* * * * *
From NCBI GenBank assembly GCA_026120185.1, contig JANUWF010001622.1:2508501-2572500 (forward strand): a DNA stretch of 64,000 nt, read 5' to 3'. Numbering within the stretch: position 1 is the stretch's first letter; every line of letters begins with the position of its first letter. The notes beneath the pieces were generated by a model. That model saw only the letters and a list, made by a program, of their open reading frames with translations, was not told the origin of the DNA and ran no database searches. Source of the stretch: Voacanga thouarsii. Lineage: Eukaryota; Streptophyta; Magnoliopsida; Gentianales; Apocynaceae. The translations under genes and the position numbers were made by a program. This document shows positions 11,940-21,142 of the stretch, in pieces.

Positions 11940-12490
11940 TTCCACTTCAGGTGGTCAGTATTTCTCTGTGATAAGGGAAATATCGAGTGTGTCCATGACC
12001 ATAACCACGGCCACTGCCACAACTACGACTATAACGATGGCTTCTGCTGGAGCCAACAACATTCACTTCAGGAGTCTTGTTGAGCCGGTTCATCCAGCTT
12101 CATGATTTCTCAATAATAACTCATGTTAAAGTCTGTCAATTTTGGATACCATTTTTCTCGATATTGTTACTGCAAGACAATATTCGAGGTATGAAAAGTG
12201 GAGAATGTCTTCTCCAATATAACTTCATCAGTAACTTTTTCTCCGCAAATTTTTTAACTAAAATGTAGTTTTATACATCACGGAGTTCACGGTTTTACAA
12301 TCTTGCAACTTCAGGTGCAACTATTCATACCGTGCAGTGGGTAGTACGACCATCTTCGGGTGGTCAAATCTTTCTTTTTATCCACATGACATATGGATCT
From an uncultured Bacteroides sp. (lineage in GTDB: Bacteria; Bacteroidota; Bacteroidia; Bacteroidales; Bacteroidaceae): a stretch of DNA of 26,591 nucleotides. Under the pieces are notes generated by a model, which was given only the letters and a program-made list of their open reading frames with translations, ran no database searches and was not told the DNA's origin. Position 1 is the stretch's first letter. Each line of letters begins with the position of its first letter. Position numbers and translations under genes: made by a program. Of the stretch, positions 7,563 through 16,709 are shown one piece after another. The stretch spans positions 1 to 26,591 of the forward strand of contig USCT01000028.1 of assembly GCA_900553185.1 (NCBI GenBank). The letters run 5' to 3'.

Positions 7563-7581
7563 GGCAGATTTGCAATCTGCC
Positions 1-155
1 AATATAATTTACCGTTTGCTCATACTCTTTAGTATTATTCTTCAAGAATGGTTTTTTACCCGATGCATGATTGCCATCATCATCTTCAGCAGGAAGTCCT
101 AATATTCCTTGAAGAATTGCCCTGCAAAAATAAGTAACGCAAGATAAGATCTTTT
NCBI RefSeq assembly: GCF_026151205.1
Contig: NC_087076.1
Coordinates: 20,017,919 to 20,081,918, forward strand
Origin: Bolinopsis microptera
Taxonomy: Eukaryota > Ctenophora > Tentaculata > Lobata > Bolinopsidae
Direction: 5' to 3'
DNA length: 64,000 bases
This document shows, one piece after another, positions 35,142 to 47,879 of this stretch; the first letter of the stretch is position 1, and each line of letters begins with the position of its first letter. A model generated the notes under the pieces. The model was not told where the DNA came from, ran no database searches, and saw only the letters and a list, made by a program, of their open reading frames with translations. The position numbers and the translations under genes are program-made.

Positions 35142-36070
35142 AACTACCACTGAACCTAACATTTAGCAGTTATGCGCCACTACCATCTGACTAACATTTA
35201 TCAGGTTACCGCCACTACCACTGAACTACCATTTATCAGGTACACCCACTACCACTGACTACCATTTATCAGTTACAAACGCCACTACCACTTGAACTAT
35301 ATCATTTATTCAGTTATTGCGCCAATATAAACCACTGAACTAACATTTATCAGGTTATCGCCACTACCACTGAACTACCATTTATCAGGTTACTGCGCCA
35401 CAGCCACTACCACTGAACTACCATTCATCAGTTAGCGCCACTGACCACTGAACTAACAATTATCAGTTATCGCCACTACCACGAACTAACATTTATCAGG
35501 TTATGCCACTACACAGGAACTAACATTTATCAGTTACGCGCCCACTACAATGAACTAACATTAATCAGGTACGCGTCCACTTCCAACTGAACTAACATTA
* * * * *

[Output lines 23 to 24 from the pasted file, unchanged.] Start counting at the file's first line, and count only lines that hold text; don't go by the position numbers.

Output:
35142 AACTACCACTGAACCTAACATTTAGCAGTTATGCGCCACTACCATCTGACTAACATTTA
35201 TCAGGTTACCGCCACTACCACTGAACTACCATTTATCAGGTACACCCACTACCACTGACTACCATTTATCAGTTACAAACGCCACTACCACTTGAACTAT